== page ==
A Mother’s Rights In Colorado — Child Custody And Divorce

It is a myth that moms have an advantage when fighting for the custody of their child. Family courts today uphold only one main standard in child custody cases, and that is the child’s best interests, regardless of whether that lies with the father, mother, or both. But while parents have an equal opportunity to pursue child custody, mothers in particular experience challenges that may hinder their legal rights as parents.

If you are a Colorado mom going through a divorce or a custody case, learn about your parental rights and the challenges you may have in preparing to establishing these rights.

Rights Of A Parent After Separation

As a mother, you have the same rights as your child’s father to pursue the following:

  • Child custody. In Colorado, this is called “Allocation of Parental Responsibilities”. While being the biological mother does not automatically make you the custodial parent, you can show the court that you are best suited to raise the child. You have the right to pursue custody even if you haven’t always been present in your child’s life or if you have a criminal record. However, note that factors like those play heavily in the judge’s decision.
  • Child support. A custodial parent is typically entitled to child support, especially if that parent has sole physical custody. The most common scenario, however, is that both parents get joint physical custody, and this means they would also have to split child support obligations.
    You may still receive child support even if your income seems comfortable enough to raise your child on your own. The determination of child support payments depends on several factors, and while your income is indeed a major factor, it is not the only one.
    If a child support order is already in place but your former spouse refuses to pay it, you can request the court to enforce the order.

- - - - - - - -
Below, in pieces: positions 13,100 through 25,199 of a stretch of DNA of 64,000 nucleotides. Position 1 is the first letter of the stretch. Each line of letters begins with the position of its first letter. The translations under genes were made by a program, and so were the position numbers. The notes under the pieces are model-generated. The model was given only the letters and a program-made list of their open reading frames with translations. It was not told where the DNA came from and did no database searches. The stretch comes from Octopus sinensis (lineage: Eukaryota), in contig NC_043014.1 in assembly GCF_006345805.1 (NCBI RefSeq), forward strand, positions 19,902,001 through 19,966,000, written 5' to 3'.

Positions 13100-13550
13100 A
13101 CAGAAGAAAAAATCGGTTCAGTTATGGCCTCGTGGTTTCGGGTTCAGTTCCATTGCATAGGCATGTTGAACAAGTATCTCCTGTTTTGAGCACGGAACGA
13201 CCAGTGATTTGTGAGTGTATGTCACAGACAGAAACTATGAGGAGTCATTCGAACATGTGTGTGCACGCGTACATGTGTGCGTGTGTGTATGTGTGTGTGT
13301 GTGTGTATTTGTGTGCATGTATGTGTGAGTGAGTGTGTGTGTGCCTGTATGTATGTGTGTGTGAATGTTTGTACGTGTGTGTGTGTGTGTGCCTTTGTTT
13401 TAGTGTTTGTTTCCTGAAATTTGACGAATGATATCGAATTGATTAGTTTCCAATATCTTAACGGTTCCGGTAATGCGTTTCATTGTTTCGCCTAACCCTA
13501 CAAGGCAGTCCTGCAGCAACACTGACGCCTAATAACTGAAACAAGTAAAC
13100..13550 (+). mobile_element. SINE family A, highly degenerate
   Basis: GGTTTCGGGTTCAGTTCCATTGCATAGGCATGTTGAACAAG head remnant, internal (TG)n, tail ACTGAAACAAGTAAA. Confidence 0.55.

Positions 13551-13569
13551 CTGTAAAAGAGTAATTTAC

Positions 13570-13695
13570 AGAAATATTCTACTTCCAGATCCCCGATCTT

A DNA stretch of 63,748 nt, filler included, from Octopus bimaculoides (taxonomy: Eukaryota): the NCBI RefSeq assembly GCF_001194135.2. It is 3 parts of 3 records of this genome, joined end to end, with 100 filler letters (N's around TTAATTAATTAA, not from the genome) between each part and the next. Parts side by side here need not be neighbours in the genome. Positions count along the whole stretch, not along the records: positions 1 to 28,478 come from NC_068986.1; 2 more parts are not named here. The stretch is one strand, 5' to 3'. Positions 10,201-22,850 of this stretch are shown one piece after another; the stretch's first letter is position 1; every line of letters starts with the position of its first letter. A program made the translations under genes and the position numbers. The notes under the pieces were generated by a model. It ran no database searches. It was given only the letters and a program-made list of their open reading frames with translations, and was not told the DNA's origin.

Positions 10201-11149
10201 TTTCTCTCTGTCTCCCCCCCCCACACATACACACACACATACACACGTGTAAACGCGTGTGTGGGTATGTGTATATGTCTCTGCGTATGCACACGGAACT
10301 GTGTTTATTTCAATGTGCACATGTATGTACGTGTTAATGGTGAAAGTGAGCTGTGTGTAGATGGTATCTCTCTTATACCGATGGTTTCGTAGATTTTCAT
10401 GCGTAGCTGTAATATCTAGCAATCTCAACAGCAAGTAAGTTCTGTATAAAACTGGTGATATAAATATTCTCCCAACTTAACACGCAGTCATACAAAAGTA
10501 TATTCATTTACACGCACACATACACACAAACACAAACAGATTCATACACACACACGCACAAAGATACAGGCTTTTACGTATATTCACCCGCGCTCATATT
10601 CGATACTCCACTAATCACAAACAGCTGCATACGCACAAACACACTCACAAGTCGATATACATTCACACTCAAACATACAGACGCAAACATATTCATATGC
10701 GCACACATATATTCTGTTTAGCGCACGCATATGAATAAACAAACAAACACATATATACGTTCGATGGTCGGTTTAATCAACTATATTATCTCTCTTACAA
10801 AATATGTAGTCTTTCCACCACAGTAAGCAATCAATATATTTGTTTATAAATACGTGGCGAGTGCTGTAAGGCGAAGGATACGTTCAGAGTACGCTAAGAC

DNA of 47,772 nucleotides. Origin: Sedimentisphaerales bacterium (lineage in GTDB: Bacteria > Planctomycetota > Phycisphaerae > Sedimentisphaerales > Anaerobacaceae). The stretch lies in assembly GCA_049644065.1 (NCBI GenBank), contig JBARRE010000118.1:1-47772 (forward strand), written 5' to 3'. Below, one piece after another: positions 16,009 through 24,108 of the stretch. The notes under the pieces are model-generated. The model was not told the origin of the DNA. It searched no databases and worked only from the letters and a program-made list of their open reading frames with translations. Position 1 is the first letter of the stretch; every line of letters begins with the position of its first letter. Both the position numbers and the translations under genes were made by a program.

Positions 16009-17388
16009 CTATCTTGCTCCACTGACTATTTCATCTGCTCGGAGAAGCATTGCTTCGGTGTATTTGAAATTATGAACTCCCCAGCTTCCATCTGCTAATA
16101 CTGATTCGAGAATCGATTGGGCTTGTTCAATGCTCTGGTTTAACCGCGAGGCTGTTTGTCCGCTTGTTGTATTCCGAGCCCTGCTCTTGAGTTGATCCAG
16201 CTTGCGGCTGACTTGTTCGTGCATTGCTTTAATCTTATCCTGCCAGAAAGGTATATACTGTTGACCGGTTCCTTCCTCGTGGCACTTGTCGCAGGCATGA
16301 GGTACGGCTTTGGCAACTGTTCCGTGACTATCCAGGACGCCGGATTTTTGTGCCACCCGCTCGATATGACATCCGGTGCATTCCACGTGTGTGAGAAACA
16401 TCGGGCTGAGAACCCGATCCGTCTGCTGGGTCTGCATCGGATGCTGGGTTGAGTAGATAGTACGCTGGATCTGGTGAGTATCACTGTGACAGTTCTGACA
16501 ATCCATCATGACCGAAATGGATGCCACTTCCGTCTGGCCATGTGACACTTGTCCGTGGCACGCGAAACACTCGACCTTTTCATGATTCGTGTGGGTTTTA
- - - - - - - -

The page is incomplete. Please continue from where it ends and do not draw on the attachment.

• Even if you did not win the custody of your child, you are still entitled to visitation, known in Colorado law as parenting time. If you believe that your former spouse is denying you your parenting time or is interfering with your court-ordered visitation schedule, you can petition the court to have it enforced.

Again, these rights are available to parents of any gender. However, many mothers do not fully understand what they are entitled to, and some are misled by misconceptions. It is important to know what you can ask for during a divorce and in your effort to be a good parent to your child.

Challenges To A Mother’s Rights

Though the law intends to uphold your rights as a mother, your former spouse could still take advantage of certain elements in your case and skew the outcomes to his favor. Take a look at these well-known scenarios.

  • An ex-spouse could argue that men and women have “equal rights” and are thus entitled to a 50-50 custody decision. This is a flawed argument, as genders and gender-based rights do not matter when awarding child custody or child support. Again, the court’s standard is where the child’s best interests lie. A father who’s only present on weekends or has put the child in danger should not expect a 50-50 decision.
  • Often, there is a power imbalance between parents. This is especially pronounced if you are a stay-at-home mom or if your former spouse earns significantly more than you do. Aside from the clear difference in your financial capacities, this imbalance can also foster an emotional or psychological situation where you feel less deserving or less capable as a parent. Do not let this stop you from pursuing your parental rights.
  • Communication between separated spouses is often troubled. Family disputes tend to be antagonistic and aggressive, so first, you’ll want to avoid communicating with your ex-spouse while you yourself are emotionally-charged. You may consider hiring a mediator if you believe that a professional third party can help smooth out the issues. If your ex is being completely unreasonable, or if there is a likelihood that he will emotionally manipulate you, you can opt to communicate through your attorney.
  • You may have heard of “Father’s Rights lawyers”. Know that there are no special rights, laws, or advantages afforded to fathers when it comes to child custody or support. However, some Family Law attorneys do lean towards representing fathers, and these lawyers can be aggressive in pushing their arguments. As a mom, you must be prepared with your own attorney who can competently fight for you in a challenging family case.

If you have any concerns regarding your maternal rights in Colorado, please talk to us at Goldman Law. We can provide you with professional advice that is suited to your specific situation, and we can effectively represent you if you believe that your parental rights are threatened.